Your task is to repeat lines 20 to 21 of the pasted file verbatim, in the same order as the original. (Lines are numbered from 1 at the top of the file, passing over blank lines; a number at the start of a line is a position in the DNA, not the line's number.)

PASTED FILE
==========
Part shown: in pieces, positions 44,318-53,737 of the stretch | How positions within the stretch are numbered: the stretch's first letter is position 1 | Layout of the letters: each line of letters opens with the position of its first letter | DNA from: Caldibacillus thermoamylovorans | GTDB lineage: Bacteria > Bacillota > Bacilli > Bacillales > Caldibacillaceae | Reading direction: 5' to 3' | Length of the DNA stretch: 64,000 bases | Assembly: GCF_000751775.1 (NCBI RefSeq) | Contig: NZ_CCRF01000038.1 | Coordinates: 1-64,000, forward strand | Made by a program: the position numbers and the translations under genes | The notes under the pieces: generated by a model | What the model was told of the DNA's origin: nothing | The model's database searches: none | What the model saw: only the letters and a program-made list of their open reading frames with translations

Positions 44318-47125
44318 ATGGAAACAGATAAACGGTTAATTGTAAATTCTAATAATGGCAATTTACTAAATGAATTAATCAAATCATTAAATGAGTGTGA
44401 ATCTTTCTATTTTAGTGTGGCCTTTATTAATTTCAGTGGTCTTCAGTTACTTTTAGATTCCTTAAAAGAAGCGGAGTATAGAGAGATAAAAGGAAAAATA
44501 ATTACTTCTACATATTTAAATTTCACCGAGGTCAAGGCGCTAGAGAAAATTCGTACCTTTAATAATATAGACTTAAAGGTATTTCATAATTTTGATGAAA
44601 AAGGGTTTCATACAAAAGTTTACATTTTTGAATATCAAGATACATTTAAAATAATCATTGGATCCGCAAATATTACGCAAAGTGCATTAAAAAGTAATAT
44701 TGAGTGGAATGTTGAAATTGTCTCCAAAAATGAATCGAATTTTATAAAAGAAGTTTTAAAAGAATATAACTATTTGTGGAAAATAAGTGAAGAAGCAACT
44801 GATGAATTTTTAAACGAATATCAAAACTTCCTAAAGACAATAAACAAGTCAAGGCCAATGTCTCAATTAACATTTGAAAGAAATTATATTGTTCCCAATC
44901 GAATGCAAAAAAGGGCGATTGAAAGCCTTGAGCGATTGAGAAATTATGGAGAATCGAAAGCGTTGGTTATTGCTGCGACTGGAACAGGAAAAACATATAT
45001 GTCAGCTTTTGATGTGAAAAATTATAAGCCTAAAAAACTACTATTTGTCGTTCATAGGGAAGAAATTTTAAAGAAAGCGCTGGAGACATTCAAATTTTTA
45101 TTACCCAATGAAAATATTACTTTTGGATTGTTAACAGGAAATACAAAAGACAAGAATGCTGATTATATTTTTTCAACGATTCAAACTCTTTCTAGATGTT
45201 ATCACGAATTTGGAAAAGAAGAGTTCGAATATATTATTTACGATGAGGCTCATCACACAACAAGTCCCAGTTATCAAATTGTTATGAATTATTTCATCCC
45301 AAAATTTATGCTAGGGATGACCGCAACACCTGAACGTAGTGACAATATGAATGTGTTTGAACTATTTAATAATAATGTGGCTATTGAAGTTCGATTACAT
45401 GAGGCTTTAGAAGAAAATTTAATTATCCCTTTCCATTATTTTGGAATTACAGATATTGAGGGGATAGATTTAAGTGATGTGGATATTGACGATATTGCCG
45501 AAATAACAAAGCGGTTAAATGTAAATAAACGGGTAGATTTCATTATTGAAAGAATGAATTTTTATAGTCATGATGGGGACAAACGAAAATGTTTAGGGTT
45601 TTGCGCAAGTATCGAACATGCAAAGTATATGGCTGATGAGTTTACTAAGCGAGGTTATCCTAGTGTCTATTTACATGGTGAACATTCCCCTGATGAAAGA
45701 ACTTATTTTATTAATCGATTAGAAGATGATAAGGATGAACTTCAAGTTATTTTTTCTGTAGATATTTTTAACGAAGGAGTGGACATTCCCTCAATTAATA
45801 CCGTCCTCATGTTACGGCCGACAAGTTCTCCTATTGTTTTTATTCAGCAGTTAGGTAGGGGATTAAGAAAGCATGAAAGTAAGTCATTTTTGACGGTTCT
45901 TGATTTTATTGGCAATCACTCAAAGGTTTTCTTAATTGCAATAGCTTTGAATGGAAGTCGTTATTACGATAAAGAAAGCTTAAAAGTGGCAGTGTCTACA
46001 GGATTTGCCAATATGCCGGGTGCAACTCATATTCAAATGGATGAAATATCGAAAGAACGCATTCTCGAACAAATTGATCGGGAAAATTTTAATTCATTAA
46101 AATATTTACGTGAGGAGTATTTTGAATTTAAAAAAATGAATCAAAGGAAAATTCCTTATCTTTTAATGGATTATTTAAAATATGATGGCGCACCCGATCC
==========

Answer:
46001 GGATTTGCCAATATGCCGGGTGCAACTCATATTCAAATGGATGAAATATCGAAAGAACGCATTCTCGAACAAATTGATCGGGAAAATTTTAATTCATTAA
46101 AATATTTACGTGAGGAGTATTTTGAATTTAAAAAAATGAATCAAAGGAAAATTCCTTATCTTTTAATGGATTATTTAAAATATGATGGCGCACCCGATCC